‘I’m afraid he must accompany me. He’s only a walker. It’s just I don’t see very well. I need someone.’
‘A walker? Why don’t you say? Not look like walker.’
She let out a breath like an exasperated bulldog and, by the way Miss G flinched, the smell deserved a public health warning.
This time the hatch slid slowly shut. I guessed the guardian at the gate was stuck on Miss G.
We went in. At around 6 p.m. it should have been a cocktail crowd. Maybe it would have been in the Troc. This far from the Strip it was about a quarter-full. About ten musicians in grubby white Tuxedos were playing an Argentine Tango just like they came from Paraguay. The dance floor was an octagon of once polished wood and it was full. Six couples were dancing; ten women and two men. It was no pick up joint. There were three male-female couples, but they sat at tables near the dance floor, not in the booths around the side. The women at the tables clocked Miss G the minute we walked in the door. Their walkers seemed uninterested, at least in my companion.
‘What the hell is a walker?’
‘It’s like a beard. You know. Only...’
‘Only it’s hiding something about the woman, not the man. You need that in here?’
‘It’s not for here. Movie people for example, if there’s a dinner or some publicity event...’
‘They stop off here and step out of character.’
‘If you like. The best walkers are people who need a beard, of course.’
I felt like a side of beef.
A long sheath of watered silk undulated towards our table and locked eyes with Miss G,
‘Are you staying for the cabaret?‘
‘Yes, we are.’
She was a red-head and she looked through me for all of a second,
‘In that case would you like our special membership offer. $15 includes a free bottle of champagne”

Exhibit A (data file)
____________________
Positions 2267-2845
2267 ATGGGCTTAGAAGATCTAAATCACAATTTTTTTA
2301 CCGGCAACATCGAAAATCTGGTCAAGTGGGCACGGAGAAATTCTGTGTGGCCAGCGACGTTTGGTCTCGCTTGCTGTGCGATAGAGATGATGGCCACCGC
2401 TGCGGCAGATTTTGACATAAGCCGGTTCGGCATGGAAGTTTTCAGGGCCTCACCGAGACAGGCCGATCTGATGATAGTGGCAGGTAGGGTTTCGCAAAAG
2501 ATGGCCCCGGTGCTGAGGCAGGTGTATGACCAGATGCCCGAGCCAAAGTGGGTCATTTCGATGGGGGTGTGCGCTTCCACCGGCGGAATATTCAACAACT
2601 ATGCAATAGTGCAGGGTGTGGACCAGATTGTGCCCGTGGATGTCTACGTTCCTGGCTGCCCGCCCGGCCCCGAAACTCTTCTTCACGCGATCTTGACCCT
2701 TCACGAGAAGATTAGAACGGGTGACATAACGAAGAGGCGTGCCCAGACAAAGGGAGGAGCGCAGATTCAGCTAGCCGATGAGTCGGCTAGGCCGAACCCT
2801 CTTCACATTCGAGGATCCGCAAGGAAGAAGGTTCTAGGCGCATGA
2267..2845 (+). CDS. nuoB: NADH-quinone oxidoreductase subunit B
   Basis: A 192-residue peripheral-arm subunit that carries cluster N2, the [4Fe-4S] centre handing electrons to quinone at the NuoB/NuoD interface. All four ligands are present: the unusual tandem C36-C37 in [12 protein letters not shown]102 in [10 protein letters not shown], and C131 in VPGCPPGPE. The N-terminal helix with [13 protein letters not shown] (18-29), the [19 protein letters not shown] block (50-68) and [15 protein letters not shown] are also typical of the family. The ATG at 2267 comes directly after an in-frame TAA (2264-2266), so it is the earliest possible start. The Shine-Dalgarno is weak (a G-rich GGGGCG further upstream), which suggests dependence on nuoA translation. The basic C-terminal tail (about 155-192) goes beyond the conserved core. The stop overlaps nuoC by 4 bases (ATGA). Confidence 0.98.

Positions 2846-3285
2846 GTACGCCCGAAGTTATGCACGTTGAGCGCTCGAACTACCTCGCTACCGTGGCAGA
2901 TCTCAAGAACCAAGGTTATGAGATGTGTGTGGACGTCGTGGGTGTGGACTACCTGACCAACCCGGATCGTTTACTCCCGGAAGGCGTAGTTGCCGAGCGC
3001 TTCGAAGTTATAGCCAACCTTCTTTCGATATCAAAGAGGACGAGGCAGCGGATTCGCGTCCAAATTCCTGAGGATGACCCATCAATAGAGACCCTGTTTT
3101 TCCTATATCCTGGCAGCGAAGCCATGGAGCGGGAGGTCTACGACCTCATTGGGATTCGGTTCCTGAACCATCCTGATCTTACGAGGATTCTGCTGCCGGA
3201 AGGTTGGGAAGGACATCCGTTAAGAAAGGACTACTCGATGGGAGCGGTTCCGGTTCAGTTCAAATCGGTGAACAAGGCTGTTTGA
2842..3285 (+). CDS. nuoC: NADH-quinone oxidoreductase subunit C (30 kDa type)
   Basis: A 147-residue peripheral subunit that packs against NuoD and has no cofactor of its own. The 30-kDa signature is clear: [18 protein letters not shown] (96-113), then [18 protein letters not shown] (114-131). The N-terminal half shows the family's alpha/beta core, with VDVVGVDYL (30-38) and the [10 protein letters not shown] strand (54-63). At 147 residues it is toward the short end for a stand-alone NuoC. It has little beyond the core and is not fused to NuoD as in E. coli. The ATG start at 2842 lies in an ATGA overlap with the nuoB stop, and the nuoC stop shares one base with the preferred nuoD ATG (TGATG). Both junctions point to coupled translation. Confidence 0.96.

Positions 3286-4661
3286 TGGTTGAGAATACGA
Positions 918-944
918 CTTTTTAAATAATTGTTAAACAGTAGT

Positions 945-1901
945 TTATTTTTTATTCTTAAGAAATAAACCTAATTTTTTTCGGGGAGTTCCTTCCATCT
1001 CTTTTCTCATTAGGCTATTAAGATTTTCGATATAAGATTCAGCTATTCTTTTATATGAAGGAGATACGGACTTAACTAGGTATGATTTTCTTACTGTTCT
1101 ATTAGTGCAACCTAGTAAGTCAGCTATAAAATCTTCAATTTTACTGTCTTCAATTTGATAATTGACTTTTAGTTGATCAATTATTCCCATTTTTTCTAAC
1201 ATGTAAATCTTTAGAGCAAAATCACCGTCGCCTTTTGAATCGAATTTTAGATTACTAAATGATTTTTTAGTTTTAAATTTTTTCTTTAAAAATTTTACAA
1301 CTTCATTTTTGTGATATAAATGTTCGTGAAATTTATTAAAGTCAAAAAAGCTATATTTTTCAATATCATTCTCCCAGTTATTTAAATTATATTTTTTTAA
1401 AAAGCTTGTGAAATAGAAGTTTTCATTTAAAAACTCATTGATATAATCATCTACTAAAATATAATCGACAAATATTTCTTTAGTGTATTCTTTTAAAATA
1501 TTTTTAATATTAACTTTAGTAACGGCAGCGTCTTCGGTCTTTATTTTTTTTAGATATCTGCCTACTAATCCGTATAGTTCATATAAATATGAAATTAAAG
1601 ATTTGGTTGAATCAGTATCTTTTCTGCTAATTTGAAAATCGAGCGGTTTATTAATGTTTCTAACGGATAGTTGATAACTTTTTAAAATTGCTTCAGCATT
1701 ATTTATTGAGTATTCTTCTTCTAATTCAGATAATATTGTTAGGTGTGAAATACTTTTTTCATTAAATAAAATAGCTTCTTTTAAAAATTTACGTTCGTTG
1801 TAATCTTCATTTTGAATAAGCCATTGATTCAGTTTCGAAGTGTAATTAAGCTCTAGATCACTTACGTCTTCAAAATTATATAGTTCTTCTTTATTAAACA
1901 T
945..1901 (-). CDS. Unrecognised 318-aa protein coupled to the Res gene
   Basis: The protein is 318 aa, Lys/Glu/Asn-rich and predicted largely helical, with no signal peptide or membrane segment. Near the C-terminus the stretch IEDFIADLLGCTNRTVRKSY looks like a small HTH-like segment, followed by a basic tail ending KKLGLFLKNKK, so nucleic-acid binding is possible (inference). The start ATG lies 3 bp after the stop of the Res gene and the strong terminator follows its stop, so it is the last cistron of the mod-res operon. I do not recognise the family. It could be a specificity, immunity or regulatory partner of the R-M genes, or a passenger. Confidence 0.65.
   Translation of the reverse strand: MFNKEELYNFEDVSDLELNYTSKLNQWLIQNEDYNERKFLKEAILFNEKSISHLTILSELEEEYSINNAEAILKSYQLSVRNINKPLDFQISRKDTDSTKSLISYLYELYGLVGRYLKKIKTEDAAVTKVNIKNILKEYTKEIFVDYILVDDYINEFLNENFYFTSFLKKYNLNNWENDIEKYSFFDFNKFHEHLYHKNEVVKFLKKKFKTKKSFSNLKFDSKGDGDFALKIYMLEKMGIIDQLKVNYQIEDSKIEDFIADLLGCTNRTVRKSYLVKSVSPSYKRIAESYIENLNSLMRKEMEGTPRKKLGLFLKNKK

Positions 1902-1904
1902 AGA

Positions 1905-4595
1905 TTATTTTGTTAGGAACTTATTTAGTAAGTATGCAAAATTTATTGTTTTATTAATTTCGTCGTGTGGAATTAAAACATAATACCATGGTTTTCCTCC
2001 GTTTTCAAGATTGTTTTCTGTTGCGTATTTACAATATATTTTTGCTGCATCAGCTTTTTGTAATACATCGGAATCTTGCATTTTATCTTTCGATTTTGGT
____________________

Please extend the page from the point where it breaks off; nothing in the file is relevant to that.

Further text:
‘All the way from Paris, California?’ I laughed.
‘Miss, it will be $15 for your membership and an additional $5 for your guest.
Please don’t bring him again.’
‘I’m sorry, he’s just… nervous.’
I lifted my chin at the red-head.
She stomped away and it must have been difficult in that dress.
There was colour in Miss G’s cheeks, so I asked her,
‘How do you know about places like this?’
The colour spread all the way to her neck,
‘I read all the files that pass through my hands over at RKO.’
I figured her sang couldn’t be all that froid, if it brought so much heat to her skin.
‘Why are we here, anyway? Could have been anyone’s match-book, couldn’t it?’
Our “champagne” arrived. Helmet-hair brought it over with an ice bucket in a stand. She couldn’t make up her mind between mooning over Miss G and turning me to stone.
I pointed over to one of the booths,
‘You ain’t the only Miss G here.’
‘Fisher, I really do not see well, it’s not an affectation.’
‘Maybe it explains why the extra from Anna Karenina is on the door.’
‘Greta is here?’
‘She hasn’t left her Mercedes outside.’
‘What? Oh, I see,’ she put her hand over her mouth, ‘or rather, I don’t.’
‘Put your damn’ cheaters on.’
‘You’re not exactly welcome as it is.’
Greta and Miss De Acosta shrank further back into their booth, maybe they’d caught me staring.